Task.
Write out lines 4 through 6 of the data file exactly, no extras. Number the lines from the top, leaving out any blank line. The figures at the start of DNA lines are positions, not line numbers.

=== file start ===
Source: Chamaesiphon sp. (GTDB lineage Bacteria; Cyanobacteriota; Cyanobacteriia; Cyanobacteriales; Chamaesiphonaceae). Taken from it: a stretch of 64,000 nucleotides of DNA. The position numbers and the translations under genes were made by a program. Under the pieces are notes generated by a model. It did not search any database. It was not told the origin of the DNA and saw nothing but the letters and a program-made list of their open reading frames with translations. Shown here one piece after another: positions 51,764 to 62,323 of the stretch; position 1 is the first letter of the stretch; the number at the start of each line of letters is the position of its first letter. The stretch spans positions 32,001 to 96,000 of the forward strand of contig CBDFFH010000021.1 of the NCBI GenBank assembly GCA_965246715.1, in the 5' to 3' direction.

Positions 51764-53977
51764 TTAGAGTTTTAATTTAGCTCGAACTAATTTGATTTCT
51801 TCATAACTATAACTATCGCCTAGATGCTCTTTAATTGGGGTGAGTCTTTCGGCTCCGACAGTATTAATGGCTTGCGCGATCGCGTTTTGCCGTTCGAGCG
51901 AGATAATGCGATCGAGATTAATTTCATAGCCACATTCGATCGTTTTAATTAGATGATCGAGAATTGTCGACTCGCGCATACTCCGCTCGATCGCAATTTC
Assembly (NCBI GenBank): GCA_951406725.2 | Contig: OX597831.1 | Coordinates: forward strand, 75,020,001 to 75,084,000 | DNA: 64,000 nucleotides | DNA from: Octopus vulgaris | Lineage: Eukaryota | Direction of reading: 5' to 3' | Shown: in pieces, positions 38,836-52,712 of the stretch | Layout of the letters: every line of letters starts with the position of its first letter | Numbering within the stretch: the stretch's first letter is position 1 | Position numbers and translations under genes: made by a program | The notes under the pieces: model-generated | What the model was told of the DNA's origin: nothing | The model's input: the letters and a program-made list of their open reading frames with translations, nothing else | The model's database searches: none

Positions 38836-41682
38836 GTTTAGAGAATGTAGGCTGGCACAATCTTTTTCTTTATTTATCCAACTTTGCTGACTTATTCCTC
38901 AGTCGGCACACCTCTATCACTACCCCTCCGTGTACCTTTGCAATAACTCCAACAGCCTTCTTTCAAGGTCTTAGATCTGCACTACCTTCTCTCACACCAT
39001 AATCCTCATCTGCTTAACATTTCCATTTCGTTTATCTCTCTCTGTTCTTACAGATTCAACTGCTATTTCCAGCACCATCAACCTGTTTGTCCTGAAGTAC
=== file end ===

51801 TCATAACTATAACTATCGCCTAGATGCTCTTTAATTGGGGTGAGTCTTTCGGCTCCGACAGTATTAATGGCTTGCGCGATCGCGTTTTGCCGTTCGAGCG
51901 AGATAATGCGATCGAGATTAATTTCATAGCCACATTCGATCGTTTTAATTAGATGATCGAGAATTGTCGACTCGCGCATACTCCGCTCGATCGCAATTTC
Assembly (NCBI GenBank): GCA_951406725.2 | Contig: OX597831.1 | Coordinates: forward strand, 75,020,001 to 75,084,000 | DNA: 64,000 nucleotides | DNA from: Octopus vulgaris | Lineage: Eukaryota | Direction of reading: 5' to 3' | Shown: in pieces, positions 38,836-52,712 of the stretch | Layout of the letters: every line of letters starts with the position of its first letter | Numbering within the stretch: the stretch's first letter is position 1 | Position numbers and translations under genes: made by a program | The notes under the pieces: model-generated | What the model was told of the DNA's origin: nothing | The model's input: the letters and a program-made list of their open reading frames with translations, nothing else | The model's database searches: none